Sicily: An Island at the Crossroads of History

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9780812995176: Sicily: An Island at the Crossroads of History

Critically acclaimed author John Julius Norwich weaves the turbulent story of Sicily into a spellbinding narrative that places the island at the crossroads of world history.

“Sicily,” said Goethe, “is the key to everything.” It is the largest island in the Mediterranean, the stepping-stone between Europe and Africa, the link between the Latin West and the Greek East. Sicily’s strategic location has tempted Roman emperors, French princes, and Spanish kings. The subsequent struggles to conquer and keep it have played crucial roles in the rise and fall of the world’s most powerful dynasties.

Yet Sicily has often been little more than a footnote in books about other empires. John Julius Norwich’s engrossing narrative is the first to knit together all of the colorful strands of Sicilian history into a single comprehensive study. Here is a vivid, erudite, page-turning chronicle of an island and the remarkable kings, queens, and tyrants who fought to rule it. From its beginnings as a Greek city-state to its emergence as a multicultural trading hub during the Crusades, from the rebellion against Italian unification to the rise of the Mafia, the story of Sicily is rich with extraordinary moments and dramatic characters. Writing with his customary deftness and humor, Norwich outlines the surprising influence Sicily has had on world history—the Romans’ fascination with Greek civilization dates back to their sack of Sicily—and tells the story of one of the world’s most kaleidoscopic cultures in a galvanizing, contemporary way.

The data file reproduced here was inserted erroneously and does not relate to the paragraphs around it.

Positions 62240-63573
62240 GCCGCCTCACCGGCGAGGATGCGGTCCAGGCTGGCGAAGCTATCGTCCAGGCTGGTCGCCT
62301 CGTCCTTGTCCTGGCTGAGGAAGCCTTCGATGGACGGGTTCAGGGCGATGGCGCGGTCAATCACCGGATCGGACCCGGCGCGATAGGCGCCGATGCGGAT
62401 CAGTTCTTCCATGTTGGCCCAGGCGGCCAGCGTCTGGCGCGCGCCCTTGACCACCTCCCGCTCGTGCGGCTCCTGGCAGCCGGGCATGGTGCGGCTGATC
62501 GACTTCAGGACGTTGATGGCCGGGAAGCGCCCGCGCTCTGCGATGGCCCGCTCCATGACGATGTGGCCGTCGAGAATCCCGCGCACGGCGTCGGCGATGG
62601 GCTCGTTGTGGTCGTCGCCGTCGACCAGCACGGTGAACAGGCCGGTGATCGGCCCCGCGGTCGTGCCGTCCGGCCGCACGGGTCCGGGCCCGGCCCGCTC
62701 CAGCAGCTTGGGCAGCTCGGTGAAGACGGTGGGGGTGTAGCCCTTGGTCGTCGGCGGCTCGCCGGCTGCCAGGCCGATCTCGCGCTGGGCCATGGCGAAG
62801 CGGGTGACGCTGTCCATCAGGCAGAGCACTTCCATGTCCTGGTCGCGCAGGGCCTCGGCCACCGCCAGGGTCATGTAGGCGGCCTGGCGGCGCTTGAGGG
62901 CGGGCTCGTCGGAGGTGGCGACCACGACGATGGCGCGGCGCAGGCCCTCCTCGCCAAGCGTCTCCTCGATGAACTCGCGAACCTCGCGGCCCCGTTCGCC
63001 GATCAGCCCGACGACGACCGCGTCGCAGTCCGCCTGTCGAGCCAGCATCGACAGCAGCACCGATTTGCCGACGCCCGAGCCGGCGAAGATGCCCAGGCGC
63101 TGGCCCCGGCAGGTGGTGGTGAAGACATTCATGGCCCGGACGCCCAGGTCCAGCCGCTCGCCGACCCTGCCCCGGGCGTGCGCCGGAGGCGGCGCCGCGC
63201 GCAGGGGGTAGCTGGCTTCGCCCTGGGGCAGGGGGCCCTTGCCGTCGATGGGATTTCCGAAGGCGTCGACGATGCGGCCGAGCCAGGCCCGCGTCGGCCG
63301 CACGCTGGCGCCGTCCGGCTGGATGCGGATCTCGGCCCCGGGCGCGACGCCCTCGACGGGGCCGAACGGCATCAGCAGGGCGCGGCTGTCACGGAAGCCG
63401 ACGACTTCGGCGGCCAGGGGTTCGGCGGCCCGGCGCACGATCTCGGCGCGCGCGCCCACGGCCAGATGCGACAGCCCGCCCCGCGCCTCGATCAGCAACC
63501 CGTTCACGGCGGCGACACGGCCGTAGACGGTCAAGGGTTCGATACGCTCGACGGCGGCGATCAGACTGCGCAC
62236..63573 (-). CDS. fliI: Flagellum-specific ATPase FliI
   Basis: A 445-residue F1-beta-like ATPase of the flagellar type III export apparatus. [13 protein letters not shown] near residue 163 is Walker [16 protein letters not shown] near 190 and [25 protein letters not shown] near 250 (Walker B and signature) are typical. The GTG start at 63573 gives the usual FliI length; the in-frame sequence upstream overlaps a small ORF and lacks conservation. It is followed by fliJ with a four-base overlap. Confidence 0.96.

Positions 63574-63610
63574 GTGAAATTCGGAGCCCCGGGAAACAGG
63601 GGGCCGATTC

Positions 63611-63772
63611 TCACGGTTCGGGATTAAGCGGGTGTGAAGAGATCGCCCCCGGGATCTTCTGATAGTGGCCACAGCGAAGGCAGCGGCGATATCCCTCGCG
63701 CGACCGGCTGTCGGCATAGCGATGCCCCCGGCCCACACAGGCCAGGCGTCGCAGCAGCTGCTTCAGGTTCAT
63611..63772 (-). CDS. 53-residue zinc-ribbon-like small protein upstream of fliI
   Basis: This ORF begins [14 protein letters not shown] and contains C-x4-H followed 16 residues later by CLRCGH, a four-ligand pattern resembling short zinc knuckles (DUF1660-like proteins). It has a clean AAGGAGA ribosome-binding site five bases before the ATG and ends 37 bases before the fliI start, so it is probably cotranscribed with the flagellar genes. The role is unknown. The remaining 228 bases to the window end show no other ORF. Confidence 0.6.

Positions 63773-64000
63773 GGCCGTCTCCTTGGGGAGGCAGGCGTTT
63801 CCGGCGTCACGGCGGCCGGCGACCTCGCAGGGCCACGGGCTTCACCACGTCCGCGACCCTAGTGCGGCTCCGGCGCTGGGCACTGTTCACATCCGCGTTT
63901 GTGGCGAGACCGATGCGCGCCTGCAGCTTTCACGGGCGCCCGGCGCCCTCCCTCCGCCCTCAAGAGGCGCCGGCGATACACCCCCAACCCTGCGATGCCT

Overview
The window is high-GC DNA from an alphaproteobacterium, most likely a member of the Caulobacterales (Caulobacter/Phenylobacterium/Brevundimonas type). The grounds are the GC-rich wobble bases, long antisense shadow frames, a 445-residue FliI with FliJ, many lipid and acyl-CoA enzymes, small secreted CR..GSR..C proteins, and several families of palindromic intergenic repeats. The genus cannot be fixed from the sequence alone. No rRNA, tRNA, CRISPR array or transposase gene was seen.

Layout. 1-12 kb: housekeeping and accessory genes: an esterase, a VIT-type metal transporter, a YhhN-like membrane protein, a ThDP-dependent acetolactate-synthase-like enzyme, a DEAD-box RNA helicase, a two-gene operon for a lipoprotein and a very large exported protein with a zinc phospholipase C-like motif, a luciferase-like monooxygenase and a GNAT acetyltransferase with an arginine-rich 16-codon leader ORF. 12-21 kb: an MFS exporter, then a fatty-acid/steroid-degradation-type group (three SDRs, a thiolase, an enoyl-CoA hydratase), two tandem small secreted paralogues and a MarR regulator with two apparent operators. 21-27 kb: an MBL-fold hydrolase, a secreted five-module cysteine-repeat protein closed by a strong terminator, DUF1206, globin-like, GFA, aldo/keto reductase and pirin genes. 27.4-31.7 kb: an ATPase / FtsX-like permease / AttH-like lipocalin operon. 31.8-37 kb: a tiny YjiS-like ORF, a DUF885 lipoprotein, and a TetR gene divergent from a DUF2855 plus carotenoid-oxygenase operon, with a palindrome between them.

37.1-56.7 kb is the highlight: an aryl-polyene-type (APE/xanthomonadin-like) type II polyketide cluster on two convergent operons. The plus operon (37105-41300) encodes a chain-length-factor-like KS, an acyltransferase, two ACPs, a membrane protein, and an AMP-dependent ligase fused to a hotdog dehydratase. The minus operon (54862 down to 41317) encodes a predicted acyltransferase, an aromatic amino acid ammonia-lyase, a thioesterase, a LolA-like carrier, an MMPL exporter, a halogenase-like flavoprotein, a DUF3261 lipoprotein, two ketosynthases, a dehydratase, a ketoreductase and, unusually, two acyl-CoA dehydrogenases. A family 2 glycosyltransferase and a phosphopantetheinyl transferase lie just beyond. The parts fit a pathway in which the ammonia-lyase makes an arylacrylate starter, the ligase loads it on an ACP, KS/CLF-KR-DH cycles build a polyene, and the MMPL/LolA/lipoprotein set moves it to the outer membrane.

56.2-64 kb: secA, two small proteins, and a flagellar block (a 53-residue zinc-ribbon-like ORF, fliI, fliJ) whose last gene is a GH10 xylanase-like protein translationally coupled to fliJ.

This volume has been a long time coming—Norwich began to explore Sicily’s colorful history during his first visit to the island in the early 1960s. The dean of popular historians leads his readers through the millennia with the steady narrative hand of a master teacher or the world’s most learned tour guide. Like the island itself, Sicily is a book brimming with bold flavors that begs to be revisited again and again.

Praise for Sicily

“Suavely readable . . . The very model of a popular historian, [Norwich] writes to give pleasure to the common reader. And what pleasure it is.”The Wall Street Journal

“Entertaining on every page . . . There is something ancient and sorrowful in Sicily, ‘some dark, brooding quality,’ just as captivating as its spellbinding history or its beautiful and varied landscapes, from beaches to lemon groves, pine forests to volcanoes. . . . The most amiable and freewheeling of guides, Norwich will always find time for the amusing anecdote.”The Sunday Times

“Utterly engrossing . . . written with passion about the art and architecture of this magical island, filled with gossipy tidbits and sweeping historical theories.”The Daily Beast

“Dazzling . . . Norwich is an elegantly graceful and entertaining storyteller.”Richmond Times-Dispatch

“Charming . . . richly nuanced history relayed with enormous fondness.”Kirkus Reviews

“A brisk and always-lively tour.”Open Letters Monthly